A New Road
By Abby Stewart
None of us know what the road of life has in store for us. Sometimes it’s a smooth ride, and other times it can be much rockier, but hopefully – no matter what the terrain may happen to be – we’re able to turn it into something beautiful. Born and raised on the Outer Banks, Matt Meekins is doing just that by using his life experiences to bring positivity, unity and hope to the community he calls home.
“When we can get out of the way of ourselves, we can do amazing things for those around us,” Meekins says. “When it becomes less about ‘me’ and more about ‘you,’ we can all benefit from that.”
After graduating from Manteo High School, Meekins went to East Carolina University on a baseball scholarship. But music was still a long-time passion of his (he began playing guitar when he was 14 years old), so he later joined a rock band called Mullet Roe.
A legendary local band that drew crowds from all around, Mullet Roe spent the next 10 years performing in venues that ranged from Port O’ Call to Manhattan-based dives to battle of the band-style gigs in Panama City during spring break. And, as Meekins became increasingly immersed in the rock and roll lifestyle, he ultimately also got caught up in the substance abuse culture.
“I found myself in a place where I felt trapped,” Meekins says. “I wanted to change, but I just didn’t know what to do. And God met me in the middle of that.”
Calling his story one of grace and mercy, Meekins says that his life was changed at a youth convention (ironically enough, at the age of 34). After seeking help to overcome his substance abuse, he met someone who had a similar passion for music, and that person took him to the last place he ever thought he’d want to go: a Christian concert.
“When I first got there, I was like, ‘This is going to be terrible. What does ‘Christian concert’ even mean?’” Meekins recalls. “I went in to do security, and came out a different man.” Impressed by the skill level of the musicians, Meekins’ viewpoint began to change.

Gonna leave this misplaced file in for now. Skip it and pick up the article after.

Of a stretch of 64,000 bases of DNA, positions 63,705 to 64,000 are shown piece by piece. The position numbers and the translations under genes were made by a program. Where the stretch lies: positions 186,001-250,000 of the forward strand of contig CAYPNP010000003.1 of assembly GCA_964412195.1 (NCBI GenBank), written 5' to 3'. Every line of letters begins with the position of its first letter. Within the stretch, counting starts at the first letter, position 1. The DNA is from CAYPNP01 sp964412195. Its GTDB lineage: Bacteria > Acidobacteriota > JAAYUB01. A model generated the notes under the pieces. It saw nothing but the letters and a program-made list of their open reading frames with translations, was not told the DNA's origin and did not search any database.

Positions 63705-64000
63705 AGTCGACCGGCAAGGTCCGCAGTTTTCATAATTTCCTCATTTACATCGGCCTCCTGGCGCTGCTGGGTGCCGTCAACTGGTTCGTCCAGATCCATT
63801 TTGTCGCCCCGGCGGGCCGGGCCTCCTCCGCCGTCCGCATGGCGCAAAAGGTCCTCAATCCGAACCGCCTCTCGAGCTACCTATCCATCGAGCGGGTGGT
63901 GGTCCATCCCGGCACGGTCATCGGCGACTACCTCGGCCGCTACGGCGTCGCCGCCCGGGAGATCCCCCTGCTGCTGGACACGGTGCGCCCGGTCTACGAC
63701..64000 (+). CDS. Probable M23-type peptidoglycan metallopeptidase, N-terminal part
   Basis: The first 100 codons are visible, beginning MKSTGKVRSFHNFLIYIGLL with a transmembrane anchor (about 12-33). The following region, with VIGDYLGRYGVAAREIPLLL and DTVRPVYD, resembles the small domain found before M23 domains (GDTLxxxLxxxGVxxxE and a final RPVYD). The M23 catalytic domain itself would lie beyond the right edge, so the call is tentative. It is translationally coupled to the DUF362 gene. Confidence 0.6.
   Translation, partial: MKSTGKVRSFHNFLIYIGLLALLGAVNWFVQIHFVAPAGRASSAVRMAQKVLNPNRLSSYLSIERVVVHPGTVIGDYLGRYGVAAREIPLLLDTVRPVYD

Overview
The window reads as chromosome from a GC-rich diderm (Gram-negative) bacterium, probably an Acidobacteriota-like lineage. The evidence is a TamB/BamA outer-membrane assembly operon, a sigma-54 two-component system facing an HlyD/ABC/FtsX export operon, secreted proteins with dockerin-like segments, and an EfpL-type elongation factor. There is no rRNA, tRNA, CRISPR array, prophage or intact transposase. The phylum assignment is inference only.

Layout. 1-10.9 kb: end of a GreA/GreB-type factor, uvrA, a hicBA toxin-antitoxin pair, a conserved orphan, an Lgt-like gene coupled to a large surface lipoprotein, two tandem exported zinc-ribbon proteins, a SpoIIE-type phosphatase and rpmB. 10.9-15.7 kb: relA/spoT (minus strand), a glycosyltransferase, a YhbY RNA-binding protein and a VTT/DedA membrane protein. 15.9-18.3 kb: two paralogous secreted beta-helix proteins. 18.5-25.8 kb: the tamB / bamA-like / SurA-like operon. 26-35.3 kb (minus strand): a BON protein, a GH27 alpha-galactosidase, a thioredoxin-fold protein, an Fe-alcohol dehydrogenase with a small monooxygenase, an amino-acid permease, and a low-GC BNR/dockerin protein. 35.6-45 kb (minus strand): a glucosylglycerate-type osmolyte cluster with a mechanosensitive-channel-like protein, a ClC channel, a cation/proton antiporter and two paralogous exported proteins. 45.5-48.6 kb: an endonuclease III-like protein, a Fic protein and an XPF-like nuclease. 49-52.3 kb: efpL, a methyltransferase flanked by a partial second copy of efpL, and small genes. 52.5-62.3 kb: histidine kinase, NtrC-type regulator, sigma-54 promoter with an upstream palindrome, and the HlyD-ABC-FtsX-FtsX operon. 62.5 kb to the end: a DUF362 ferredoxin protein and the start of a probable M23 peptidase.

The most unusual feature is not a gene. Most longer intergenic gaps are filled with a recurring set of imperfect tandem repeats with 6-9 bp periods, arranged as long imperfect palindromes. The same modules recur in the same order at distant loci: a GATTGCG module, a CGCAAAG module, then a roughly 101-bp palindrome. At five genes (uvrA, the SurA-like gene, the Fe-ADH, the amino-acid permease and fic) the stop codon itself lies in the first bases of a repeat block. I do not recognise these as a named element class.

“I had an experience that, to this day, I’m not really sure how to explain other than to say that God was made real to me there,” Meekins says. “It changed my life.”
Meekins found himself going to concert after concert. Perhaps because the musician in him would have rather been on stage, he soon realized that he needed to be more involved somehow. From there, it wasn’t long before he began to wonder why Outer Banks residents had to travel hours away to enjoy those kinds of experiences. Why not bring them to this area?
That’s where the idea for His Generation was born, and two years ago it came to fruition. His Generation is now an established local nonprofit group that focuses on bringing Christian music to the Outer Banks.
“I believe music transcends so many of our differences – in the church and in the world,” Meekins says. “Although people can have different opinions and motives, I’ve found that music – or what we call in the Christian genre, ‘worship’ – can transcend our differences, and that allows us all to unite.”
Meekins is also quick to point out that His Generation isn’t a church, but rather a para-ministry. “Our goal is to be more of a resource so that all churches can come together,” he explains. “We hope that we’re doing what we’re called to do.”
Holding their main events at Roanoke Island Festival Park in Manteo, His Generation has hosted big names in the Christian music genre, such as Crowder and Kristene DiMarco, and what they’ve seen with a number of the artists is that they fall in love with the area and the unique venue. According to Meekins, His Generation is also humbled by the response they have received by local business owners and churches from different denominations that volunteer their time to make those events successful.
Appealing to multiple generations is important to Meekins and His Generation. “That’s a huge part of it as well, to be able to have family-friendly events where everyone from 70-years-old down to 10 are able to come together,” Meekins adds. “I believe that music can do that.”
This summer, His Generation welcomes For King & Country and We Are Messengers to Roanoke Island Festival Park on June 21st, in what will more than likely be their biggest event to date.
“I would like to see people come out and give it a chance,” Meekins says. “The message is positive, it’s a clean environment – and the people are full of joy and love.”